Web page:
12 strikeouts, five hits, one run, and the win was enough to cap off one of the best outings of Alex Wood's young career, as the Braves take down the Nationals, 3-1. Justin Upton added in a solo home run (the 100th hit of his career, 500th RBI) while Heyward and Gattis also added an RBI each.
Baseball is one of those sports where respect, tradition, and maturity are held to incredibly high standards. So naturally, when when of these values is crossed (like it was Saturday night when Bryce Harper dragged his foot through the Braves logo behind home plate) chaos erupts. Fans are angry, and the fans that aren't angry are angry at those who are. Harper, naturally, said it wasn't on purpose, and didn't even think about the action when going up to bat:
"That’s the last thing on my mind when I’m walking up to the plate. I really had no idea," Harper said. "When [a team staffer] came up to me, I had no clue that I did anything. Seriously, that’s the last thing on my mind going to face Harang or Kimbrel or somebody like that. I had no idea why that was such a big deal. Of course, that’s the last thing on my mind."
What are your thoughts?
it's always fun to look at why teams are struggling, so this weeks topic is the inability to do much with runners in scorers position. The guys at Tomahawk Take took a deeper look into the problems, and it confirms that when the Braves are down in games, they're even less likely to score runs.
This is sort of an obvious thing to say, but it does need to be said, especially for the Braves. The Braves ranke 13th in runs scored in the National League, and have turned into a power-less team. Guys like Gattis and Johnson don't walk, La Stella has very little power, and B.J. Upton is disappointing in almost all offensive areas. Things like that, and more, need to change for Atlanta to have much more extended success.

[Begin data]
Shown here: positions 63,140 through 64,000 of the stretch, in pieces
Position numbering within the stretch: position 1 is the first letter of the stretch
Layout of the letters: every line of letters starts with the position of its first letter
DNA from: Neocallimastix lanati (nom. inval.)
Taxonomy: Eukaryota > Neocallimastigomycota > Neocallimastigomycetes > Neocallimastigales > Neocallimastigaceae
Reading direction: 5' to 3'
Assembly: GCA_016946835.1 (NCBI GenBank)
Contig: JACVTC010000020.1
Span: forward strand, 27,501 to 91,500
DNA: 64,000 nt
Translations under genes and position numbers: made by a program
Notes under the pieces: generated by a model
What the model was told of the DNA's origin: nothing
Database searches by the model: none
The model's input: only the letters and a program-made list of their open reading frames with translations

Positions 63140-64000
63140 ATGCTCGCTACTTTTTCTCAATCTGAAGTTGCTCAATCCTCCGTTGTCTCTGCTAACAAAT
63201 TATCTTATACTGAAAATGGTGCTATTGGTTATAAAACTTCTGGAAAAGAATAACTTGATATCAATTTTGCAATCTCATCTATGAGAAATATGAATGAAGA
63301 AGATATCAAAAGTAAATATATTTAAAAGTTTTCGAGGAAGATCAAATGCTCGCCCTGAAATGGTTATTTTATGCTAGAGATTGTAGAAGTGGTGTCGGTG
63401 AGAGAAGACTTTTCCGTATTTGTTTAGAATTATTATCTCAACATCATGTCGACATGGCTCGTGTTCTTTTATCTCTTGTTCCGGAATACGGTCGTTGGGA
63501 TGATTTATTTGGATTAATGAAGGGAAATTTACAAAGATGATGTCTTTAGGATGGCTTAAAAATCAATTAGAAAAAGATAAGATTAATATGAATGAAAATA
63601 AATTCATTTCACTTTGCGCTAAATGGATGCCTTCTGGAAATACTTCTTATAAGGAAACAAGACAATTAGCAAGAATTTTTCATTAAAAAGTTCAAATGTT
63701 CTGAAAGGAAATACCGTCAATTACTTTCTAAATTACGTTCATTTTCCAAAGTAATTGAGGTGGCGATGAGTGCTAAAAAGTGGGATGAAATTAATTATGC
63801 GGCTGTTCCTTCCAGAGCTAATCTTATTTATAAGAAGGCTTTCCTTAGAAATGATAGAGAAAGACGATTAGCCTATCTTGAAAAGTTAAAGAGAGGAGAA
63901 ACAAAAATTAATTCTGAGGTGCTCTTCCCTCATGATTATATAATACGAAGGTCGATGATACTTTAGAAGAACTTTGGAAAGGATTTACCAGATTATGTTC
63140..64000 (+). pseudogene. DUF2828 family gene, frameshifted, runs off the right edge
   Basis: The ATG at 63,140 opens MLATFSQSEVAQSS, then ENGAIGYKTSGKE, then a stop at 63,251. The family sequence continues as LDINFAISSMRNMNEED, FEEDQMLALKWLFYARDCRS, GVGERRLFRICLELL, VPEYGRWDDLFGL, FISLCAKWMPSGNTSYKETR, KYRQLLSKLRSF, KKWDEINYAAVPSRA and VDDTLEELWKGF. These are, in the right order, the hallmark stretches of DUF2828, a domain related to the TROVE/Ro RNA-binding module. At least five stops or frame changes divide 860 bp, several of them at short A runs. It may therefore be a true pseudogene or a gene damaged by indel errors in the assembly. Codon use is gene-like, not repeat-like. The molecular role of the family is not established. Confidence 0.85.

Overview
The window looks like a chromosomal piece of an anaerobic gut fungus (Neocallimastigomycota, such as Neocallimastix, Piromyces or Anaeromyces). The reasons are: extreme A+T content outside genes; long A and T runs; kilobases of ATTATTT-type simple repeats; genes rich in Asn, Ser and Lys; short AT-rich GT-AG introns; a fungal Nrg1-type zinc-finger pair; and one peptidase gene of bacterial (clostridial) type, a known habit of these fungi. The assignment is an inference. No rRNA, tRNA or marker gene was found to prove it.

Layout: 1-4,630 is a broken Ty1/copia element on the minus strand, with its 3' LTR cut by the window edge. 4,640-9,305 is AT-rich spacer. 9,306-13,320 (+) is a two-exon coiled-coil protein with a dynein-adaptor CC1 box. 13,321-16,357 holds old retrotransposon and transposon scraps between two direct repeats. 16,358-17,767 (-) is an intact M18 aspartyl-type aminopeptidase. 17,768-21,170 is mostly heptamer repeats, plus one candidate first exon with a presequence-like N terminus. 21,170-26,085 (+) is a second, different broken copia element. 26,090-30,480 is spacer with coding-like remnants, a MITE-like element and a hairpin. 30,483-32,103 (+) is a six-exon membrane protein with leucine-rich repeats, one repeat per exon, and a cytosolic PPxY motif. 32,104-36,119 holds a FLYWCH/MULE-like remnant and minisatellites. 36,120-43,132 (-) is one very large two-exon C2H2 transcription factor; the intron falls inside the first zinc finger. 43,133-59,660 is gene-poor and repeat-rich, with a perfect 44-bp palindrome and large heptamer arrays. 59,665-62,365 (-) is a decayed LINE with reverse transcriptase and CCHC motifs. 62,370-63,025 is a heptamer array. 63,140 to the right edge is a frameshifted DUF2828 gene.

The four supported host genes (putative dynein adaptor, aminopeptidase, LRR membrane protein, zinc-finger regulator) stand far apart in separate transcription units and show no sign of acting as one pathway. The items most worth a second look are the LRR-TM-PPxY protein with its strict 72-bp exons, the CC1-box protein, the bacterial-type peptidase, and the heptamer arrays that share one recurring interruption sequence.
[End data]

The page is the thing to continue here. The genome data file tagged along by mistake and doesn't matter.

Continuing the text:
The title pretty much explains itself, but it's becoming more and more evident everyday that guys (or teams) with extraordinary personalities are becoming vilified in today's MLB. Whether it's a player celebrating after a home run, or the Dodgers having a bubble-machine in the dugout, anything of the sorts tends to be frowned upon by baseball. Players have personalities, and baseball is trying to hide that, and it needs to stop.
Yes. Yes they are. Lead by guys like James Shields and an impressive bullpen, they come into Sunday just a game behind the Tigers in the AL Central. What's even scarier (for Detroit, mostly) is that they have the easiest remaining schedule of all AL Wild Card contenders, with their remaining foes holding a .485 winning percentage. Once the laughing stock of the league, could the Royals be looking to make a run in the playoffs?